On All Fools Day, two April Fools caught my eye… both involving lawyers. The BBC did a very cleverly constructed piece involving Julian Assange’s lawyer, Mark Stephens, and David Allen Green, on his Jack of Kent blog, wound up some skeptics. I particularly enjoyed the comment ‘attributed’ to the Mumsnet founder on the BBC piece: “Fathers have always been welcome on Mumsnet, I even keep one in my own house. I find it very useful for the spiders.”
David Allen Green wrote:
Anyone adopting an “evidence-based” approach must reluctantly concede that the so-called “skeptic” movement has now just become another cult.
This is unfortunate.
However, the evidence is overwhelming…
(The comments are amusing – do have a look)
I will add a third amusing April Fool... from the files of RollonFriday.com – an email from James Holder, Managing Partner, Charles Russell
Departing from April Fools… but, arguably in a similar vein, we have to consider the new Bribery Act which, I suspect, will cause some alarm in the business world and keep lawyers busy for some time.
Revamped Bribery Act is giving firms the jitters
Alex Bailin of Matrix Chambers in The Guardian: “Businesses are gearing up for compliance as facilitation payments and hospitality are set to come under closer scrutiny. After widespread criticism of the lack of clarity in the original draft guidance to the Bribery Act 2010, the Ministry of Justice (MoJ) has rewritten it and the act will come into force on 1 July.”
I enjoyed this… “The justice secretary, Ken Clarke, has now made it clear that “no one is going to try to stop businesses getting to know their clients by taking them to events like Wimbledon, Twickenham or the grand prix”.
Well… that must come as a relief. It will be interesting to see in the new ‘business driven economy’, where our High Commissions and Embassies around the world are being turned into temples of mammon, how our businesses will cope in countries where bribes are a matter of business routine and are not seen as ‘criminal’.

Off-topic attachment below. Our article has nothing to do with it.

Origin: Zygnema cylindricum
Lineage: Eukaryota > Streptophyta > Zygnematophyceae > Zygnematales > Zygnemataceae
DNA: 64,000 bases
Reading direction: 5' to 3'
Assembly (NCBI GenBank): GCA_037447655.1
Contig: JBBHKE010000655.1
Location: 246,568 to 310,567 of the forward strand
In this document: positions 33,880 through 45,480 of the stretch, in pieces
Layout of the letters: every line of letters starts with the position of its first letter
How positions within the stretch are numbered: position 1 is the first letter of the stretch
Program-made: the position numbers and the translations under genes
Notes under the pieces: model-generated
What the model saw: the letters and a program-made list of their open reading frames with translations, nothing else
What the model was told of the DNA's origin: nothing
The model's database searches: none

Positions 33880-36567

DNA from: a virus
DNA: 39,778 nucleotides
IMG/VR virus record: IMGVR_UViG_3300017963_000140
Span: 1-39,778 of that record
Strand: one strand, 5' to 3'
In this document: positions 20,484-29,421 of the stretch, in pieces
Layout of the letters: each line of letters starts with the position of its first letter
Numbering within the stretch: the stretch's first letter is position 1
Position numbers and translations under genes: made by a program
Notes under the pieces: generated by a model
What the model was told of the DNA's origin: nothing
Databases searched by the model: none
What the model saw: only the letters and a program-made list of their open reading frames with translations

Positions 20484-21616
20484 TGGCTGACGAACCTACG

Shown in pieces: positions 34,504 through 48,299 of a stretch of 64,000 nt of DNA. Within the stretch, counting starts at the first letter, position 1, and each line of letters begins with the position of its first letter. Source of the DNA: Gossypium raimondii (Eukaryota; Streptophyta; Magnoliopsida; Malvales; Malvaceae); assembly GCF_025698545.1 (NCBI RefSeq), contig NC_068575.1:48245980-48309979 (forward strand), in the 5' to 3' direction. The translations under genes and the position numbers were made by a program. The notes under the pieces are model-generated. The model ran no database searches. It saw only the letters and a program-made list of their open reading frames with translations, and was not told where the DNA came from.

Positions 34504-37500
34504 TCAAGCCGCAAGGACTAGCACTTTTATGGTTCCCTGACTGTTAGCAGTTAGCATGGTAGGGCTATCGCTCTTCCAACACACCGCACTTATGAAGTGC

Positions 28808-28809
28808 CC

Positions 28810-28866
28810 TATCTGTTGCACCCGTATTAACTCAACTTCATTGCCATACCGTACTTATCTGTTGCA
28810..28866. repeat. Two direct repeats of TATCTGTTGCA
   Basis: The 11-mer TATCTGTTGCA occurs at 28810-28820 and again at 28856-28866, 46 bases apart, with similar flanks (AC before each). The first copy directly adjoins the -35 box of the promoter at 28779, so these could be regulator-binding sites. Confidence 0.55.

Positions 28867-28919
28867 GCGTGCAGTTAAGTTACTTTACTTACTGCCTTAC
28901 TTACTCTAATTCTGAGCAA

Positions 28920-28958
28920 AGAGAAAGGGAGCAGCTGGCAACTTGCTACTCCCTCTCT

Troops on standby after Kenneth Clarke privatises Birmingham prison
The Guardian: “The justice secretary, Kenneth Clarke, said soldiers had been put on standby and told MPs: “If people are so unwise as to take industrial action in prisons, the situation can rapidly become far worse than in a normal strike because we start getting disorder among the prisoners.”
Not being involved in criminal law as a practitioner or academic, I can only express a lay opinion. My first reaction is that to involve British troops in prisons, should there be industrial action, is to risk the high regard most have for our forces. I may well be wrong. While we already have private prisons, is privatisation of the prison system a good thing? My gut reaction leads me to the the view that the state should be responsible for prisons. I was told on twitter last night, by a practising barrister who sits as a Recorder, that the private sector have been effective and are more focused to rehabilitation because of the way the contract rewards are drawn. If that is proven, and we can reduce recidivism, then that can only be a good thing. I would be more than happy for my initial ‘gut’ feelings to be replaced by opinion based on good evidence. We shall see.
The Orwell Prize: While I was invited to enter my blog by a good friend and fellow blogger and lawyer – it is not my ‘thing’… so I didn’t. I prefer to faff along in my own way, randomly at times, and see what happens. I am, however, delighted to see that my friend and fellow blogger, Carl Gardner of The Head of Legal blog, is on the long list. Adam Wagner of the UK Human Rights blog has also made the long list. Both, deservedly.
Advertising is the rattling of a stick inside a swill bucket.
I did enjoy this from RollonFriday.com: Birmingham Law Soc President awards Firm of the Year – to his own firm
At a glittering awards ceremony last Thursday, the Birmingham Law Society handed out gongs to the cream of the Midlands legal community. Including a Firm of the Year award for the President’s firm. In the fractured West Midlands market, there are multiple awards for Law Firm of the Year. Top billing – for firms with 16 or more partners – went to Higgs & Sons, in a contest described as “fierce“. However Dean Parnell, the President of the Birmingham Law Society – and a partner in the dispute resolution team at Sydney Mitchell Solicitors – presented the “Law Firm of the Year (five to fifteen partners)” award to, errrrrr, Sydney Mitchell Solicitors….